Few would look at a 1940s vintage house in the fashionable residential San Isidro area of Lima, Peru – two floors and nine rooms total – and think that it could make a luxury hotel. But entrepreneur Ignacio Masias took up the challenge when the 94-year-old owner of the building said “please look after my house to stop it being developed into apartments or something” (in Peru, buildings are automatically inherited by all descendants). Ergo, clever Ignacio Masias, with the help of his designer sister Sandra Masias and their mutual friend, architect Jordi Puig, was able to open what is the Atemporal (‘timeless’) boutique hotel. The first guests arrived August 2016 and the hotel is the only entity in South America to appear in Condé Nast Traveler‘s best-new list for 2017.
Atemporal gets a consistent five in TripAdvisor, with reviews saying “this is a home away from home, except I wish my home were like this”, and similar praises. The nine rooms are frankly tiny but they maximise space so cleverly. Mine had an end wall of mirrored panels: slide them across to reveal a shower, three feet wide, and, the same width, a toilet and basin. Instead of a safe, there are two locking drawers under the bed frame. No minibar? Never fear, a 24/7 hot and cold beverage corner, with office and library elements occupies the landing at the top of the 20 stairs up from the ground floor. There is another such set-up, with honour bar, on that ground floor, in the all-purpose living room just behind the main entrance lobby.
I took one of the hotel’s two persimmon-coloured city bikes for the 10-minute ride along Santa Cruz street to the coastal road along from San Isidro to Miraflores. Signposting is really clear and Ricardo Garcia, one of the two charming main reception managers, recommended I ride on the pavements. It was a great ride as Santa Cruz seems to host side-by-side superior beauty and aesthetic establishments, with a bit of yoga thrown in, plus a Wöng supermarket that makes David Jones, Harrods Food Hall and Whole Foods look like Walmart. The assistants are all in scarlet uniforms, the women in matching lipstick and bun rings for their super-neat hair.
I could have taken one of Atemporal’s city-wide hotspot WiFis (free, like international calls in the hotel itself). I could have asked for a lift in the courtesy Mini Clubman and I could have read the hotel’s books, on any subject under the (currently hidden) sun – generosity abounds.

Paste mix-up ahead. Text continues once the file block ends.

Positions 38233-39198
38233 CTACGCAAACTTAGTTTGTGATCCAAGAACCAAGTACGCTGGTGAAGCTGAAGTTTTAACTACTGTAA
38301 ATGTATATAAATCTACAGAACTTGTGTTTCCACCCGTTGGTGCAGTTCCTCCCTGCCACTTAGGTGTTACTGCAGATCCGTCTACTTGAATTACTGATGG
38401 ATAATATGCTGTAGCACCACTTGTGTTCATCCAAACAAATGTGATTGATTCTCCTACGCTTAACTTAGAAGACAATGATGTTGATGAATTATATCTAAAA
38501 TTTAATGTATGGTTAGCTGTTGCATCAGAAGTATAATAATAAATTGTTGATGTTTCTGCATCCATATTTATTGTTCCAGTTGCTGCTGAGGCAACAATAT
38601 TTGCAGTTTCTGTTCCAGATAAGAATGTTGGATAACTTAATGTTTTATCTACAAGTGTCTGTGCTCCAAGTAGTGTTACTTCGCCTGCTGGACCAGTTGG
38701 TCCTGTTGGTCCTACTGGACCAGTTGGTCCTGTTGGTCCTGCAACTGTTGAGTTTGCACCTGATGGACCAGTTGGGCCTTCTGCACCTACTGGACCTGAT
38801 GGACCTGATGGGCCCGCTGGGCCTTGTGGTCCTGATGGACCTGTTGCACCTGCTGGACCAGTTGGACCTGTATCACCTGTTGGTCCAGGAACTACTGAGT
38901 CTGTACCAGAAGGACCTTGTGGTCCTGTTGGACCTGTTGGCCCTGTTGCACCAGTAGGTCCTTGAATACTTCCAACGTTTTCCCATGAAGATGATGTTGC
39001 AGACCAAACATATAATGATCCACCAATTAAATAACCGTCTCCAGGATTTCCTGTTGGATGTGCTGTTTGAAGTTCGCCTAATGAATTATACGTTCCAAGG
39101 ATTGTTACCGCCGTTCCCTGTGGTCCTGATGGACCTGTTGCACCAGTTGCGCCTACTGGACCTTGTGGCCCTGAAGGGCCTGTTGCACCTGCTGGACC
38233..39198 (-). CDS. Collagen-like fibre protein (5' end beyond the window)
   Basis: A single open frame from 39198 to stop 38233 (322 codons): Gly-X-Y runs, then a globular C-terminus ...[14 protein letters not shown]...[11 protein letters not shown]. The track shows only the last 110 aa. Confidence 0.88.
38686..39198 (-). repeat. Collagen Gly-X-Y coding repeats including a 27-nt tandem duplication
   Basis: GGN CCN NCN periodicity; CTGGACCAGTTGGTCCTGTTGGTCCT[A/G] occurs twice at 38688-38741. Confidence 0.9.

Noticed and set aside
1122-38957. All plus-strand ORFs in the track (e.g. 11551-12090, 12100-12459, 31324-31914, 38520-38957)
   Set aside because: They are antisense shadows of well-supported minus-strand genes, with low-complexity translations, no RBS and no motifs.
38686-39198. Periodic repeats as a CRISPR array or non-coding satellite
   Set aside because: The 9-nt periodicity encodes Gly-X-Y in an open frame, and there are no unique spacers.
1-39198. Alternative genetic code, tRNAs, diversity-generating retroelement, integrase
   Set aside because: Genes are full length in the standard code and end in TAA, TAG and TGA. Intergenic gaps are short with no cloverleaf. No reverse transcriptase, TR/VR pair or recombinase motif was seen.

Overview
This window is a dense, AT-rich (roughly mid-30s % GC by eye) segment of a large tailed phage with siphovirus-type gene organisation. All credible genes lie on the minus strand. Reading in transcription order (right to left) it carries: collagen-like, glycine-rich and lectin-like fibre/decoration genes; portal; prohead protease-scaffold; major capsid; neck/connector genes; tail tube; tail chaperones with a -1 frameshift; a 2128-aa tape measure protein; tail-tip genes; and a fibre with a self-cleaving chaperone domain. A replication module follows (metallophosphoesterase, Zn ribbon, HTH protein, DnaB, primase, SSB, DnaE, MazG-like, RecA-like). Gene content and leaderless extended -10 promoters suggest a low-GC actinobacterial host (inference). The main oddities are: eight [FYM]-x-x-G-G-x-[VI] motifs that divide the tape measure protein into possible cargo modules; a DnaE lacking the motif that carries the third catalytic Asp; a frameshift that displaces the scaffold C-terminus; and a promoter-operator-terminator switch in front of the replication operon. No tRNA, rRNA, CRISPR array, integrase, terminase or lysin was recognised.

Early evening, I joined other guests for complimentary wine tastings and a tutored lesson by Ricardo in the seven types of Pisco. You can have light meals here, any time day or night, but I was going out for dinner with Ignacio Masias, inspirational as ever. We went to his earlier Lima hotel, Hotel B, originally to be Hotel Barranco but an hourly hotel had taken that name. Since he had already had a large B painted on that 1914 vintage edifice, that stuck. Now owned by the de La Puente family and, if anything, over-filled with art, I found Hotel B rather overkill and could not wait to get back to the relaxed luxury of Atemporal.
Atemporal is so comfortable, it moulds itself to what YOU want and I love the way Ricardo, after decades of formality working in hotels in the US, is now so obviously comfortable clad, like his nine colleagues, in a loose dark jacket and chinos, a white shirt and white sneakers. There is no space for a gym, but I did a hearty hike around the locale before the complimentary breakfast, which is divine. I sat on a rocker on the back porch at a table set with pristine white linens and wood Peugeot salt and pepper mills, and Edwardian floral china from England. From the buffet I had masses of papaya and chunks of avocado with lime, and hearty slices of absolutely delicious home-made toasted wholemeal bread. Would I like eggs? Yes, please, and the sun came out, more or less the same colour as the yolks.
Mary Gostelow travels over 300 days a year, doing one-night stands in top hotels around the world. Read her daily travelogue, www.girlahead.com